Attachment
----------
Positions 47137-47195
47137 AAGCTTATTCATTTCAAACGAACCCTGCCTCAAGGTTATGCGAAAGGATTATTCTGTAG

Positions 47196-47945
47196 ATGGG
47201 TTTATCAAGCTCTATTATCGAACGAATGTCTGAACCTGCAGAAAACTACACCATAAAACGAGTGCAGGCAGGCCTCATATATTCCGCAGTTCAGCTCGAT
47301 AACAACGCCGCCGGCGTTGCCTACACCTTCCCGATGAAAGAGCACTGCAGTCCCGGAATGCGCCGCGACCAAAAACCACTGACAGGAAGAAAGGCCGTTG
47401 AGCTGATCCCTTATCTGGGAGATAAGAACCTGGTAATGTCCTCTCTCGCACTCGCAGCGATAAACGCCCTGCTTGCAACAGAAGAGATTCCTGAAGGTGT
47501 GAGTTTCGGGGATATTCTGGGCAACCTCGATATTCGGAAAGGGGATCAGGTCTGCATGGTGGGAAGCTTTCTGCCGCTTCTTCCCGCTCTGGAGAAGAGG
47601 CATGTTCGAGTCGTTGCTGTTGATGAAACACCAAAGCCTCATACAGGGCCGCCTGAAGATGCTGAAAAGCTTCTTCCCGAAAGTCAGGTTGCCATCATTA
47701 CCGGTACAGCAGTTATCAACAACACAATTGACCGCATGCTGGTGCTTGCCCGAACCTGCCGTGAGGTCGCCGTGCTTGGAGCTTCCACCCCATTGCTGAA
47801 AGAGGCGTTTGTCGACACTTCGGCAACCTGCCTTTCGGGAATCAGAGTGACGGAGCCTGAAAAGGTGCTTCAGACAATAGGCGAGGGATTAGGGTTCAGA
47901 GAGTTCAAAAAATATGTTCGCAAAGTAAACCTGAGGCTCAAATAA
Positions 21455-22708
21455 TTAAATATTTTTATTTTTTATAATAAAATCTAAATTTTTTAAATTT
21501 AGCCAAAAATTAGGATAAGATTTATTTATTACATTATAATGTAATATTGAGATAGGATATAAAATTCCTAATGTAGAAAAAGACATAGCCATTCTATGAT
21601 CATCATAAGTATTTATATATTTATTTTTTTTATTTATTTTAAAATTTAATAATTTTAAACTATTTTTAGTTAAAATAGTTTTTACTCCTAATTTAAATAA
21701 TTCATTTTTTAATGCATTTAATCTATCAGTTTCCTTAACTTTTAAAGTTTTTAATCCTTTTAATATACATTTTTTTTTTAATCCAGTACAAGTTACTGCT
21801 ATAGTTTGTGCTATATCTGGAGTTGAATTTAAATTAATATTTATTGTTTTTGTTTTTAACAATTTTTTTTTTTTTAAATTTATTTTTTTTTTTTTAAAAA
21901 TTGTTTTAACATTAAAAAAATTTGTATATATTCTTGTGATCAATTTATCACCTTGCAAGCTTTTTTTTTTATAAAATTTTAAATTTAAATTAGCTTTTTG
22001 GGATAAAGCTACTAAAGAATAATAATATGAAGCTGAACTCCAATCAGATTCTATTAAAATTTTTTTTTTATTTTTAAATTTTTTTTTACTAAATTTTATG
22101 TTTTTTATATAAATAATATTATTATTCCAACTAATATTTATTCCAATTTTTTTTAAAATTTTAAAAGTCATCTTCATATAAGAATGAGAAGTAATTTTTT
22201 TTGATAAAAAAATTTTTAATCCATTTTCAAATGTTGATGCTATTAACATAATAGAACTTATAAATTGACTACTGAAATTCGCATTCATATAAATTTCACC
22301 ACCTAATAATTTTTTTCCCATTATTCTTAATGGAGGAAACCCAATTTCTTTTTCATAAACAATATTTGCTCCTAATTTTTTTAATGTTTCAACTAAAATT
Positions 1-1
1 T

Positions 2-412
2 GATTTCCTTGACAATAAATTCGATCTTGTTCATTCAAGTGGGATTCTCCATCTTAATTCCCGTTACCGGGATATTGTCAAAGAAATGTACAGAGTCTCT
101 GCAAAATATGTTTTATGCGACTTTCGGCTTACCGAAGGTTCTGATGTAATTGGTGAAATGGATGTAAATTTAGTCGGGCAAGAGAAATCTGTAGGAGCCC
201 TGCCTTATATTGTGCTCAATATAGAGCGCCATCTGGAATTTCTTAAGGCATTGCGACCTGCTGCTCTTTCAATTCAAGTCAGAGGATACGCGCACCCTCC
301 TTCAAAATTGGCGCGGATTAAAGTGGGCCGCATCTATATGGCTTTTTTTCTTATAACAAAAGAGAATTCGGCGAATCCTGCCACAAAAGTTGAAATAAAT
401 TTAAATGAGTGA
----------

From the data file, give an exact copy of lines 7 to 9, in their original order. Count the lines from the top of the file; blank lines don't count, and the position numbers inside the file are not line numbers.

47401 AGCTGATCCCTTATCTGGGAGATAAGAACCTGGTAATGTCCTCTCTCGCACTCGCAGCGATAAACGCCCTGCTTGCAACAGAAGAGATTCCTGAAGGTGT
47501 GAGTTTCGGGGATATTCTGGGCAACCTCGATATTCGGAAAGGGGATCAGGTCTGCATGGTGGGAAGCTTTCTGCCGCTTCTTCCCGCTCTGGAGAAGAGG
47601 CATGTTCGAGTCGTTGCTGTTGATGAAACACCAAAGCCTCATACAGGGCCGCCTGAAGATGCTGAAAAGCTTCTTCCCGAAAGTCAGGTTGCCATCATTA